Obama lauds Iran talks, says unilateral action still an option
President Obama said the United States would not hesitate to use military action in support of an ally and defended his policy of engagement with Iran.
Obama, in a major foreign policy speech on Wednesday at the graduation at the military academy in West Point, N.Y., sought a middle ground between what he depicted as “realism” and an overreliance on interventionism.
“The United States will use military force, unilaterally if necessary, when our core interests demand it,” Obama said, including instances when the United States is directly threatened and “when the security of our allies is in danger.”
He emphasized, however, that he preferred multilateralism as a means of ensuring success.
“When issues of global concern do not pose a direct threat to the United States, when such issues are at stake — when crises arise that stir our conscience or push the world in a more dangerous direction but do not directly threaten us — then the threshold for military action must be higher,” he said. “In such circumstances, we have to work with others because collective action in these circumstances is more likely to succeed, more likely to be sustained, less likely to lead to costly mistakes.”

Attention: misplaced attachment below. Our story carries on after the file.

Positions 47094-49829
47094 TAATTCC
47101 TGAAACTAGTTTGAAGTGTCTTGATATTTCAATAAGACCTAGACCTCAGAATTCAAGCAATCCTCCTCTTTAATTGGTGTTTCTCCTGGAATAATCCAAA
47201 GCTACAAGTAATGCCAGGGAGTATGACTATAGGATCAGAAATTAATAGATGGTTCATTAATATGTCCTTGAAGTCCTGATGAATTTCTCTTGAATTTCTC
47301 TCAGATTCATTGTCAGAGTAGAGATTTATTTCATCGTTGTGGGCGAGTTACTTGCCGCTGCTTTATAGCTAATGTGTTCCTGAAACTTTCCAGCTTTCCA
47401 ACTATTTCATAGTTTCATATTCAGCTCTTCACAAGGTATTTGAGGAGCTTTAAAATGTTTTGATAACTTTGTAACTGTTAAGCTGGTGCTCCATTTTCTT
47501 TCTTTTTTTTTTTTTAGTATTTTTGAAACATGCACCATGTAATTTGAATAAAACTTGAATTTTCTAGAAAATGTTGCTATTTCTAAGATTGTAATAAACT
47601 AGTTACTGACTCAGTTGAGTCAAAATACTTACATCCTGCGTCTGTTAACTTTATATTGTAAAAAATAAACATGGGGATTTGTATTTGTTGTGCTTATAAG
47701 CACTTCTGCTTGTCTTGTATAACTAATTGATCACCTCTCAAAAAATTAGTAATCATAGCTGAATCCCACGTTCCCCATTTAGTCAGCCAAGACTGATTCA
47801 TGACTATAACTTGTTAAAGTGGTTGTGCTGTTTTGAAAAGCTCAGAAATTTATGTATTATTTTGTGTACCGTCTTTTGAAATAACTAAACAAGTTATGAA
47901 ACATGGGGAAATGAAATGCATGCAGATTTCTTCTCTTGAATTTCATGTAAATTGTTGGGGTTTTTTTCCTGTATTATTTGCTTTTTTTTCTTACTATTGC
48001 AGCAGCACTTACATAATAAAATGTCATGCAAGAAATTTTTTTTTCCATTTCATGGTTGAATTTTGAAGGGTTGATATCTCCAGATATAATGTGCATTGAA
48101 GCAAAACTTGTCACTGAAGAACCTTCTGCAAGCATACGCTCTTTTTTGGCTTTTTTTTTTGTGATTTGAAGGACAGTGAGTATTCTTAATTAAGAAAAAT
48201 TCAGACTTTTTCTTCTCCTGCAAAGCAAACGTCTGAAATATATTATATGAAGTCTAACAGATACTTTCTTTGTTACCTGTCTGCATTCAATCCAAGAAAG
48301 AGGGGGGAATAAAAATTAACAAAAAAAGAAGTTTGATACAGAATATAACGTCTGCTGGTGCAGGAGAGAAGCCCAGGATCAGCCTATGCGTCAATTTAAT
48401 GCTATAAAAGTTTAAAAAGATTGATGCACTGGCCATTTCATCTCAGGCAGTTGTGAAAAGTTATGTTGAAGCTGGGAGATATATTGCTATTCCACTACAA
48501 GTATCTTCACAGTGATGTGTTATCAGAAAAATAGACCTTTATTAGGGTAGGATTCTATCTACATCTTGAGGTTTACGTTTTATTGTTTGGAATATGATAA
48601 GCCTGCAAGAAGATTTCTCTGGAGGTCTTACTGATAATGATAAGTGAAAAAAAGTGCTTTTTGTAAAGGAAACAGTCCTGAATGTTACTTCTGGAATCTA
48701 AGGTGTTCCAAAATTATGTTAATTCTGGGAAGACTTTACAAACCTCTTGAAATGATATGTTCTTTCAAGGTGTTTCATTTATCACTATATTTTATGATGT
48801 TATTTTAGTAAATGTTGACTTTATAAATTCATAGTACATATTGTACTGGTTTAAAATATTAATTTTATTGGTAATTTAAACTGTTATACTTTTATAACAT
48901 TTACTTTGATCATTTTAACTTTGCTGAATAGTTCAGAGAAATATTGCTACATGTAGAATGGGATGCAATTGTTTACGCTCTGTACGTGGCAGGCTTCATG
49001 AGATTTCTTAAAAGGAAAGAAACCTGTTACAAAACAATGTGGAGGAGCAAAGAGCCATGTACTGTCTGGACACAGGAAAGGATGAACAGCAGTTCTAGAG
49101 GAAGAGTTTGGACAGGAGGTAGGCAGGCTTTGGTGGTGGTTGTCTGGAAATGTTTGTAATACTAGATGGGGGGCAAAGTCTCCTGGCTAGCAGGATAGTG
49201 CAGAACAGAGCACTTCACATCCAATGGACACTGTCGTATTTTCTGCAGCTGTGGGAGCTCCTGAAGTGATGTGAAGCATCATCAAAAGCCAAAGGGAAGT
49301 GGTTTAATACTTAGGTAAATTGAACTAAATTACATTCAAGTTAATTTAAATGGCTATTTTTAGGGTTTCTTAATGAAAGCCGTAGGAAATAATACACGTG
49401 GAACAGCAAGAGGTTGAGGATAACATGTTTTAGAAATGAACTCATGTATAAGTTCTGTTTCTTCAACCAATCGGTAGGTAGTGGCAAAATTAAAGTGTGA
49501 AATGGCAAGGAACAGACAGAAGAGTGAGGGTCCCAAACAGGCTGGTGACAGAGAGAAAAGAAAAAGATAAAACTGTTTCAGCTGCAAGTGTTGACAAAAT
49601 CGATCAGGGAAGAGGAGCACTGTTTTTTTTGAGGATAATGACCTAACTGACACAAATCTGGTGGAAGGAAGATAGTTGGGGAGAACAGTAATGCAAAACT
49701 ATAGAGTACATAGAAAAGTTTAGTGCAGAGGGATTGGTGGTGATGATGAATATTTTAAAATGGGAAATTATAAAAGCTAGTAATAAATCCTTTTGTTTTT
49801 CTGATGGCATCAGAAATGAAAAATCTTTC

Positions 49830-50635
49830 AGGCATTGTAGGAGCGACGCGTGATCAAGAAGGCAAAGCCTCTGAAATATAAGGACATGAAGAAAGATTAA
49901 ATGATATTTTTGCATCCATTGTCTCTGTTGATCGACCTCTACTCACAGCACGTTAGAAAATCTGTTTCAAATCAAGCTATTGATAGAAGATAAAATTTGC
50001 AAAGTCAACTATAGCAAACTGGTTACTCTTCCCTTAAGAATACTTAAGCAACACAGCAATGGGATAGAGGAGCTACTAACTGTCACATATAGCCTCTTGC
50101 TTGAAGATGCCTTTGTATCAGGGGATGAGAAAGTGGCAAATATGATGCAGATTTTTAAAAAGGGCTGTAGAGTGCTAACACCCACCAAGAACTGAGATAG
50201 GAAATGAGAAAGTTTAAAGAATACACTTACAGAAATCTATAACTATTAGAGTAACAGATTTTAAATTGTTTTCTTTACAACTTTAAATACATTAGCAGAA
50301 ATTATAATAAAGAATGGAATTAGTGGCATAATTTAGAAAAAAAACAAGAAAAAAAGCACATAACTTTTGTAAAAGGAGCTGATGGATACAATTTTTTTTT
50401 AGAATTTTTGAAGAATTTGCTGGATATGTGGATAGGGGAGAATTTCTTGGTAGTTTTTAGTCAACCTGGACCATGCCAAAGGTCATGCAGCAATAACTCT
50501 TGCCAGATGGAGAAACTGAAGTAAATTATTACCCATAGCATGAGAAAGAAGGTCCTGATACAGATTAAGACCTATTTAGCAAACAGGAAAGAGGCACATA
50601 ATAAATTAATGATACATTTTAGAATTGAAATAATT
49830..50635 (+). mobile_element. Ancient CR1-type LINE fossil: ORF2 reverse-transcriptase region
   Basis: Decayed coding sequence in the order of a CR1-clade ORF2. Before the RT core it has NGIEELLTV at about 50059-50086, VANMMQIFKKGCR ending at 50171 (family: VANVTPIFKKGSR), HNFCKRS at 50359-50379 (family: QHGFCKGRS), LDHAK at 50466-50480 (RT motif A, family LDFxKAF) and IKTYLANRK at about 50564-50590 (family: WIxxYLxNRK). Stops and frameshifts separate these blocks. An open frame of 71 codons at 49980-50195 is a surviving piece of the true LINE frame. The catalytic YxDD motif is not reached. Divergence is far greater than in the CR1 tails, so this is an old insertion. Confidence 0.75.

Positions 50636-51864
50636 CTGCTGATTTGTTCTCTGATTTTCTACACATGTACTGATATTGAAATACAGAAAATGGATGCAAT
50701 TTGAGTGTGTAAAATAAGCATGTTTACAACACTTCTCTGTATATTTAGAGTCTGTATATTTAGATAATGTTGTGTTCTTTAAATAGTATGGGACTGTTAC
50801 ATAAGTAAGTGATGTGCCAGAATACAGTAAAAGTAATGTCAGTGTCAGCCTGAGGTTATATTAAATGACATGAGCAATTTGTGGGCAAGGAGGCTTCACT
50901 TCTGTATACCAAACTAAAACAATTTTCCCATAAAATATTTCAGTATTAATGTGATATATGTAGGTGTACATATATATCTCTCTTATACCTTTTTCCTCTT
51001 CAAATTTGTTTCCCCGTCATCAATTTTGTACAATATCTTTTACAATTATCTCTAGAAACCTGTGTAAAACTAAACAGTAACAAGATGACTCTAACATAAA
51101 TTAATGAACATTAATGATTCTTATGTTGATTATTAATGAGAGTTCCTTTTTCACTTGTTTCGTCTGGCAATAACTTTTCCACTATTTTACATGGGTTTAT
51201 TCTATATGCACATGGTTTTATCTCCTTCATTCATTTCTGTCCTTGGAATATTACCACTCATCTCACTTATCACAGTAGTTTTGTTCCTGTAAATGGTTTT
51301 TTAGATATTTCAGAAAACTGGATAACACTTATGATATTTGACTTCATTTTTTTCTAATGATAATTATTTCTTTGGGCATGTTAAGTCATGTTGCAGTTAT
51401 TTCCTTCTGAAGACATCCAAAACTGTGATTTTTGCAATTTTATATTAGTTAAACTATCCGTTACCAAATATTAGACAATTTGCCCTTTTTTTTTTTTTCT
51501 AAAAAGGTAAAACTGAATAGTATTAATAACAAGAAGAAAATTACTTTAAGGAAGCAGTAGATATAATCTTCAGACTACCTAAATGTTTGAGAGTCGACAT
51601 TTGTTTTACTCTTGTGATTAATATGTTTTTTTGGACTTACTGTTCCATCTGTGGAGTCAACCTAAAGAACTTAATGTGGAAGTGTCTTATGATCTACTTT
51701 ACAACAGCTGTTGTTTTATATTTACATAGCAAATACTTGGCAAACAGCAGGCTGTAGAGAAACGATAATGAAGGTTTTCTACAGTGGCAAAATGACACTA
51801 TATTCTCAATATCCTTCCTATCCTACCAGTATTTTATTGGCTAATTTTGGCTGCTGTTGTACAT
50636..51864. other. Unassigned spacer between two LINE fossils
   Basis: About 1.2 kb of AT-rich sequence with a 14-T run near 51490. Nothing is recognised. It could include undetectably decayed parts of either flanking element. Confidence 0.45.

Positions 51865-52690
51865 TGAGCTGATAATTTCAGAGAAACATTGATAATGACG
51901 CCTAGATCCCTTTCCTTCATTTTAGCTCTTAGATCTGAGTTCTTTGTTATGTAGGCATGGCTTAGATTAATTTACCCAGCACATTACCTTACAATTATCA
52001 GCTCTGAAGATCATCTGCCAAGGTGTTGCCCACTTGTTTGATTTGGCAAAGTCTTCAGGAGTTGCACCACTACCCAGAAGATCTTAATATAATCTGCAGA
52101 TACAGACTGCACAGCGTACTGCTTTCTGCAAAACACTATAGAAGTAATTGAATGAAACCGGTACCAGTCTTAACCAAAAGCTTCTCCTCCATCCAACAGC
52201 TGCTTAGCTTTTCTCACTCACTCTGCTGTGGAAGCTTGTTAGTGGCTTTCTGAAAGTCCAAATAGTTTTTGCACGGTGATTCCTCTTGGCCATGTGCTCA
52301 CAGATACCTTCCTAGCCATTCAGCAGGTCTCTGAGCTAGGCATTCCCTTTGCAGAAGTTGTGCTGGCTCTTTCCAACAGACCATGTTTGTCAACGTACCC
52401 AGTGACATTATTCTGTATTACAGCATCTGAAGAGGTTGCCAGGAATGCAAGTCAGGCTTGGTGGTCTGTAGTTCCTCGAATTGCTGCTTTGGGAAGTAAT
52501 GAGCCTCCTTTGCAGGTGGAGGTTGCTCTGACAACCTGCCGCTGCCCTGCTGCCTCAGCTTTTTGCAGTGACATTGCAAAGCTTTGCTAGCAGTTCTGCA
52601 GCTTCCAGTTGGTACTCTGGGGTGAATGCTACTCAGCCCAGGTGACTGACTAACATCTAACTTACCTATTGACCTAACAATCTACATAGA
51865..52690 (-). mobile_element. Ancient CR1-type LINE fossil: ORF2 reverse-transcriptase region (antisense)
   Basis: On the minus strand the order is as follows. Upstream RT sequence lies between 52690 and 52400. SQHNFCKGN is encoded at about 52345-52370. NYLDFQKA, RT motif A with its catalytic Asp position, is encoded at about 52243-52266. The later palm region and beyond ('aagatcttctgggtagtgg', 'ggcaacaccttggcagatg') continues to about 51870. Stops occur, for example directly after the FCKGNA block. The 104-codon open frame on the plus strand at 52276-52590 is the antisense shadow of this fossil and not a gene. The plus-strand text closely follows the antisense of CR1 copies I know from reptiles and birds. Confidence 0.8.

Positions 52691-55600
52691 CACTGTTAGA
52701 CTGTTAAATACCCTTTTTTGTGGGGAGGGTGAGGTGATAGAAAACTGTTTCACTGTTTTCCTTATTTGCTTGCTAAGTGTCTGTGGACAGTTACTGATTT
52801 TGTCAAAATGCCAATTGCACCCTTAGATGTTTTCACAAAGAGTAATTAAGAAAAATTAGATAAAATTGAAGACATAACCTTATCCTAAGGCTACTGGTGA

Obama said his choices on Iran bore out his theory, criticizing the confrontational posture of his predecessor, President George W. Bush, and Israel.
“Despite frequent warnings from the United States and Israel and others, the Iranian nuclear program steadily advanced for years,” he said. “But at the beginning of my presidency, we built a coalition that imposed sanctions on the Iranian economy while extending the hand of diplomacy to the Iranian government. And now we have an opportunity to resolve our differences peacefully,” he said, referring to the nuclear talks between Iran and the major powers.
Obama cautioned that the “odds of success are still long, and we reserve all options to prevent Iran from obtaining a nuclear weapon.”
He continued, “but for the first time in a decade, we have a very real chance of achieving a breakthrough agreement — one that is more effective and durable than what we could have achieved through the use of force.”
Israeli Prime Minister Benjamin Netanyahu has expressed concerns that the nuclear talks, to resume in mid-June in Vienna, will achieve a deal that leaves Iran perilously close to a nuclear weapon.
Obama did not mention the future of the failed U.S.-backed Israeli-Palestinian peace negotiations, though he discussed other conflicts in the area, including Syria.